Saturday, October 22, 2005

Piste Top and Plato

In the Piste Top nightclub, with its mirrors and expensive black furnishings, Carmen and I were sipping Benedictines and waiting for the glamorous young Filipino band.

"What do you think of Rosa, the lead singer?" asked Carmen.

"She's got a nice pantat," I commented.

Seconds later I became aware of a figure behind me.

"Ah, Rosa, how are you tonight?" asked Carmen.

"About to go on stage," said Rosa, "and I'm sakit perut. Diarrhoea."

"Want something for it?" asked Carmen.

"I'll be OK. I've taken a tablet." So saying, she exited stage left.

"I'm not so sure about her pantat," I said.

"We should try to see absolute beauty, divine beauty," said Carmen, straight faced. "That is beauty not corrupted by human flesh. Beauty that's not a pile of perishable rubbish. Think of an angel that never needs to go to the loo."


"That's from Plato. The Symposium. Not the bit about the angel, but the rest of it."


"This Greek bloke," said Carmen, giggling loudly. "About three hundred years before Christ. He wrote things."

"What did he say about Filipino singers?"

"In The Symposium it says we fall in love with one particular person. Like I fell in love with my doe-faced friend, at university, and then I realised it wasn't just my friend I fancied. There were lots of good looking people. And anyway, my friend had some disgusting habits and was no angel."


"Right. Plato and Socrates. Eventually we learn to love all physical beauty, not just one particular person."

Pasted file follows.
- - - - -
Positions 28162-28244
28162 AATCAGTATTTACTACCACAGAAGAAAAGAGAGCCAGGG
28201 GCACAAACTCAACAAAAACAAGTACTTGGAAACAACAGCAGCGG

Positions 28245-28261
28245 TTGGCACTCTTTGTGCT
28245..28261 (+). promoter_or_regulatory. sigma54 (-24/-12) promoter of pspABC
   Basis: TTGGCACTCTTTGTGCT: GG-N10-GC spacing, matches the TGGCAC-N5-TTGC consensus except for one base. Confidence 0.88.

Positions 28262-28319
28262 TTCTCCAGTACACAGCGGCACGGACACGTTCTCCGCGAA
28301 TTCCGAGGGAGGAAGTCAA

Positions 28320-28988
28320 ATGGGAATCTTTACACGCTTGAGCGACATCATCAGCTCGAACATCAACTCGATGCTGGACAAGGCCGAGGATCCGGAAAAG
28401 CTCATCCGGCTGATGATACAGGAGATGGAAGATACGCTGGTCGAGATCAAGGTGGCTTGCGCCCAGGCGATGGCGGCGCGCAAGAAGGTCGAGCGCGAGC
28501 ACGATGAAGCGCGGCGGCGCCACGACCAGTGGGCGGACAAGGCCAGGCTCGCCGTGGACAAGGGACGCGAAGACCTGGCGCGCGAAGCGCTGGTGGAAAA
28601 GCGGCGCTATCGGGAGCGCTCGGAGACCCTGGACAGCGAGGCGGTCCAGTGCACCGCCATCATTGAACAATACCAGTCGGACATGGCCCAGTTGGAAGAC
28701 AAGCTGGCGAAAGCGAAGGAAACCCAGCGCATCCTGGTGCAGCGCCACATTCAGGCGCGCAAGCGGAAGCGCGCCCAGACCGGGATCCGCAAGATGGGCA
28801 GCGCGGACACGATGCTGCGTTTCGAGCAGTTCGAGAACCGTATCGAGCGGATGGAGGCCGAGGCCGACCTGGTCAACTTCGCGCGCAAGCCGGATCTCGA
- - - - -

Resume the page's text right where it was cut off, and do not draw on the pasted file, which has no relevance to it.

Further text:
"Is that good or bad?."

"Good if it means we're not a slave to one individual's cuteness."


"Yeah. The next stage is when we realise that the beauty of the soul is more important that the beauty of the body. Think of Min. Think of a handicapped child."

"Min. Yes. I like the little soul, but not his body. Min may sometimes seem a little odd but he's got a sweet nature."

"My university friend was not always sweet-natured. And isn't it strange how quickly someone changes from looking like a doe to looking like a hippo."

"So what else does Plato say?"

"We're looking for the kind of beauty that's eternal. Absolute beauty. Not beauty that only lasts a few years. Eternal beauty's more valuable than gold or heroin. When we see divine beauty we'll do good things. We'll act morally. We'll be loved by God and become immortal."

"Sounds sort of Greek?"

"It ties in with some Christianity and Buddhism."

The band started singing something about "Money, money, money..."

"They should be playing Mahler," said Carmen.

At the interval I had a question for Carmen. "Plato believed that if we have a knowledge of divine beauty we will do the right thing. Plato might say that if Hitler had had more knowledge, he wouldn't have been so evil? But don't some people freely choose to do what they know is wrong? And aren't mentally backward people often more kind and decent than highly educated people?"

"Morality isn't just a matter of knowledge," said Carmen. "Effort comes in somewhere. And suffering and self sacrifice. And learning from one's mistakes. And love and goodness. Lots of things."

"Life is a puzzle."

"Have you read Kierkegaard?" asked Carmen. "Good bloke Kierkegaard."

"What did he say?"

"He said, 'I believe that which is absurd.'"

"Sounds sensible to me. Very sensible."